DIGITAL INVESTIGATIONS WILL PAY big bucks to the computer forensics specialists and that's one reason why we're pointing our academic curriculum down a pathway that encourages students to uncover the data underneath the bytes in the silicon chips. You can learn from that academic process and you can also learn from Serious Fraud investigators who have shared some tips about hiding things. You can bet that the tips shared won't help any potential fraudsters because good investigators don't tell people how to accomplish undetectable deeds.
Nonetheless, there are some interesting things I've learned or recalled after listening to Keith Foggon, head of the UK's Serious Fraud Office (SFO), when he talked about the running of his digital investigative unit.
Hiding Data Behind Pixels. It's still a common practice for some fraudsters (and terrorists) to embed information in layers of Photoshop Documents. There are digital marking programs now that detect the presence of these fat layers of content.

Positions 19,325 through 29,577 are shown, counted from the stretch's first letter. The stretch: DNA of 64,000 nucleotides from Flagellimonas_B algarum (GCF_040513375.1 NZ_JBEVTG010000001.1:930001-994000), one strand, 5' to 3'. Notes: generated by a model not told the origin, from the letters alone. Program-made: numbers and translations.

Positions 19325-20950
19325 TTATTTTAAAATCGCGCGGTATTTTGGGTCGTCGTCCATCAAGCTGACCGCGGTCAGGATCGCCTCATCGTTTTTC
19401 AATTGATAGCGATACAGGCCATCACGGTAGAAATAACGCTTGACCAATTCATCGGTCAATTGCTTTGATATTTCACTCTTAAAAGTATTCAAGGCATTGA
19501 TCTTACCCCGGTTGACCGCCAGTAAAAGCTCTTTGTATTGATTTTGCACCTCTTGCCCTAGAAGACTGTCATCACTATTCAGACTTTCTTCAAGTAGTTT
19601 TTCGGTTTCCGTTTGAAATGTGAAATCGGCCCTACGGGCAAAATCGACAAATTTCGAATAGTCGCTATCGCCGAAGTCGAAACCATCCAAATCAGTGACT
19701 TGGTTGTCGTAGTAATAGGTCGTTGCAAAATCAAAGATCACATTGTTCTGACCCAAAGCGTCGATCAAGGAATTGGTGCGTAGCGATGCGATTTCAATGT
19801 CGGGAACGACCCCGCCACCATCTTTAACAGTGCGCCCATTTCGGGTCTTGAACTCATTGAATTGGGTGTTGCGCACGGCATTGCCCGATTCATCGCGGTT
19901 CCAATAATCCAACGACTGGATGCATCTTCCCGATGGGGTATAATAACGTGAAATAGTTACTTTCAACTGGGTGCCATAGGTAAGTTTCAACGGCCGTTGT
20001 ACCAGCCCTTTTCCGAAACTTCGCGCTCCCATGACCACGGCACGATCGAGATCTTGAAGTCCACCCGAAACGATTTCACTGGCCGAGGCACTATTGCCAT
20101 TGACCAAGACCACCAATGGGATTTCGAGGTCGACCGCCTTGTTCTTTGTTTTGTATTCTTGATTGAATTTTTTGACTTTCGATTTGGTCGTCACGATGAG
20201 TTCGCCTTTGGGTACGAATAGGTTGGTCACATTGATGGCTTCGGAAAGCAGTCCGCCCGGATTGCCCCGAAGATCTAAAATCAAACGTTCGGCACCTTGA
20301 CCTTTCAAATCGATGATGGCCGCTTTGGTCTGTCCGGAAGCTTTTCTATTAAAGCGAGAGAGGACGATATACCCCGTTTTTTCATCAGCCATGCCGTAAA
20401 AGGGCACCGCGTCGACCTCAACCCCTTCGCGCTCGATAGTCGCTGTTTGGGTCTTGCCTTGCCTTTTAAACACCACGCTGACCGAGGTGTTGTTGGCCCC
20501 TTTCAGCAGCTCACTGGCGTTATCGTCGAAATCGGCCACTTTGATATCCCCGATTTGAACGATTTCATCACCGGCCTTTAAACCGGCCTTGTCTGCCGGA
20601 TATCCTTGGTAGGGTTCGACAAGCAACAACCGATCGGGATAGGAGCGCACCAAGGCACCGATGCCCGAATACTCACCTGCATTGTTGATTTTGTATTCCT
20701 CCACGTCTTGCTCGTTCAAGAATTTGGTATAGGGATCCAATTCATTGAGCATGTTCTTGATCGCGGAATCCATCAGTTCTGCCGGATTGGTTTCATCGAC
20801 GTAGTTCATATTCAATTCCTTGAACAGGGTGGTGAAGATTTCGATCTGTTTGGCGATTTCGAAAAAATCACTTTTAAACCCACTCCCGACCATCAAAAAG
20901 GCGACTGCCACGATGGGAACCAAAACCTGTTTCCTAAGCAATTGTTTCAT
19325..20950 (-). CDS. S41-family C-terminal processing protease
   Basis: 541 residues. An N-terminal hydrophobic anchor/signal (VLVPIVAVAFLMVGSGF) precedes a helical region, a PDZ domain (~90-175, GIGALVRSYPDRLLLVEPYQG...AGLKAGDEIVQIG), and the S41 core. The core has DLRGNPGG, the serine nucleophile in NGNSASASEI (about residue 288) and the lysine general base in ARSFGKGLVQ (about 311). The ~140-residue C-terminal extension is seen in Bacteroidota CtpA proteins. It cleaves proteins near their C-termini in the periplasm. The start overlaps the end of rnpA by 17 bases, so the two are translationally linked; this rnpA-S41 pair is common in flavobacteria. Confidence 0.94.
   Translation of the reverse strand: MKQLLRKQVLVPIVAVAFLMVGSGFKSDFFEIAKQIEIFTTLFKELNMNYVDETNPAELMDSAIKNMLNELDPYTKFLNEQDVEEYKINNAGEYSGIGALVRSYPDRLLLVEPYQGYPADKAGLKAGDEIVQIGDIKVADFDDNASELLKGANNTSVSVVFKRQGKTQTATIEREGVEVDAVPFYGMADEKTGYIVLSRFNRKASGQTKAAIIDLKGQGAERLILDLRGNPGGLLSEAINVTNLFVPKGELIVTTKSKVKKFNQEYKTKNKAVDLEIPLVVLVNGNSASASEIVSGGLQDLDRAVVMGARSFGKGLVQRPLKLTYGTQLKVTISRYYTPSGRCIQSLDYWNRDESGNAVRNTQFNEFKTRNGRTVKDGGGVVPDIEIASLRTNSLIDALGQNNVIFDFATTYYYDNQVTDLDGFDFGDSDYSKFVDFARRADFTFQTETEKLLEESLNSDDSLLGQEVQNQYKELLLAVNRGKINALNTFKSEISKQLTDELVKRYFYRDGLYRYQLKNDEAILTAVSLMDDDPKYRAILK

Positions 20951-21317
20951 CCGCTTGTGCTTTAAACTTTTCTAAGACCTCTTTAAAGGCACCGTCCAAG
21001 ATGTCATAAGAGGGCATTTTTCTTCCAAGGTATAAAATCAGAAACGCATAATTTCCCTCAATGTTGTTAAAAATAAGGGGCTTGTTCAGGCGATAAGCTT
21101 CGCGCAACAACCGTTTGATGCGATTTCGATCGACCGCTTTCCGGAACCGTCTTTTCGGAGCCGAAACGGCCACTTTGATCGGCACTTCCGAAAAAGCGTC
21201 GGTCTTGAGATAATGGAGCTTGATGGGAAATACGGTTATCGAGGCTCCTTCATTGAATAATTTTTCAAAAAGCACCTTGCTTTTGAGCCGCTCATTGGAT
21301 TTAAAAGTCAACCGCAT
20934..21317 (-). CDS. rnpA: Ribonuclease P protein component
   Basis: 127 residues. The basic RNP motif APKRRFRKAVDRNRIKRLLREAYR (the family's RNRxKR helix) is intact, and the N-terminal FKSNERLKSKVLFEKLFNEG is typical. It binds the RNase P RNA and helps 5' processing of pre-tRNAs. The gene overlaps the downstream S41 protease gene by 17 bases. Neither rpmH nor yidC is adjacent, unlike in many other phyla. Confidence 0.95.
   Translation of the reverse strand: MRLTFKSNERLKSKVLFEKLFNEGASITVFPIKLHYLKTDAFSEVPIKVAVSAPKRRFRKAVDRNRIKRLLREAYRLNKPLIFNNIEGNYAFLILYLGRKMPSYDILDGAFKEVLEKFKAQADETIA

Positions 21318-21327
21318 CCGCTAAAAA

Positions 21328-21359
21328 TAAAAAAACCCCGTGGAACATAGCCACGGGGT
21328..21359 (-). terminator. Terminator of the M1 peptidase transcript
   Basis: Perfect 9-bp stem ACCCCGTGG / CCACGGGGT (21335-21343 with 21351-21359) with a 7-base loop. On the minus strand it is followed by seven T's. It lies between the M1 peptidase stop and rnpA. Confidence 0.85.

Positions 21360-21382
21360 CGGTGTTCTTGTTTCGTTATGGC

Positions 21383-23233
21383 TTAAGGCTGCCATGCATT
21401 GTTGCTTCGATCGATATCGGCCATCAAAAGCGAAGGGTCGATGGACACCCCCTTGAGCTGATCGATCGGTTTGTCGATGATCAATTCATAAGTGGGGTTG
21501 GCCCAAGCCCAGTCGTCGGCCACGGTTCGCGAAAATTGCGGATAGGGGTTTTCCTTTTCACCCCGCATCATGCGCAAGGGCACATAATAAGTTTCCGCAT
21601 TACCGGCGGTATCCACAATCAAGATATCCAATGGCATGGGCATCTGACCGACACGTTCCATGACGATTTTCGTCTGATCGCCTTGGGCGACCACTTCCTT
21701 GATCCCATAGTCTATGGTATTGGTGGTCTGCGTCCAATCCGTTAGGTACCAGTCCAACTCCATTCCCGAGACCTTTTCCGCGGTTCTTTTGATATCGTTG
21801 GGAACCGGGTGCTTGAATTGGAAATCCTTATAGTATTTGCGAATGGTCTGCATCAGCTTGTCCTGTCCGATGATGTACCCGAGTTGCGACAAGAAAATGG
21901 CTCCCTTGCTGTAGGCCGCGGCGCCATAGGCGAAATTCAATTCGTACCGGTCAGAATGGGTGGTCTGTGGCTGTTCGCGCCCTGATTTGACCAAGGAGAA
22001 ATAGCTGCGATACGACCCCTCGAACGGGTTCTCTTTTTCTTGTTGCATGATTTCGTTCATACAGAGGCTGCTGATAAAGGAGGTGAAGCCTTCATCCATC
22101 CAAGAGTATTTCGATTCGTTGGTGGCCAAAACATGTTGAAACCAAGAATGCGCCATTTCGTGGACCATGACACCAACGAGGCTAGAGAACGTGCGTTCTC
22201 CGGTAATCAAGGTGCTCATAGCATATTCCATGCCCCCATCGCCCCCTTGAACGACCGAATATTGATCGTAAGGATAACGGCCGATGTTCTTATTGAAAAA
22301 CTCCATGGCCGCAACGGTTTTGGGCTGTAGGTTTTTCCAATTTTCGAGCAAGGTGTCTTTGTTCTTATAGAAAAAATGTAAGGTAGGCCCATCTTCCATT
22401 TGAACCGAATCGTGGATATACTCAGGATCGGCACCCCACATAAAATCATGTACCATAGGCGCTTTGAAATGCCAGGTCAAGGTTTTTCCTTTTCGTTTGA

Back-ups Aren't. In an interview with Michael Peel, the SFO said they "are often surprised when they try to seize material from back-up servers, only to find them empty because the business had not checked they were working properly." From personal experience, I know some server administrators who were paid handsomely to let the weekly back-up routines slip.
Mobile Phone Data Can Hop Out. There are big issues with the use of mobile phones that access company databases over the air via tunnels or file transfer protocol. The SFO knows this but it has proven to be more challenging to get technology that monitors pay-as-you-go data services.
Stun Gun Shredding. A good whack with a taser will often skewer the residual charge on a thumb drive so if you're pressed to wipe a USB key and you have a stun gun close to hand, it will work as an electronic shredder.
Michael Peel -- "SFO says main problem is electronic data levels" in the Financial Times, 17 June 2008.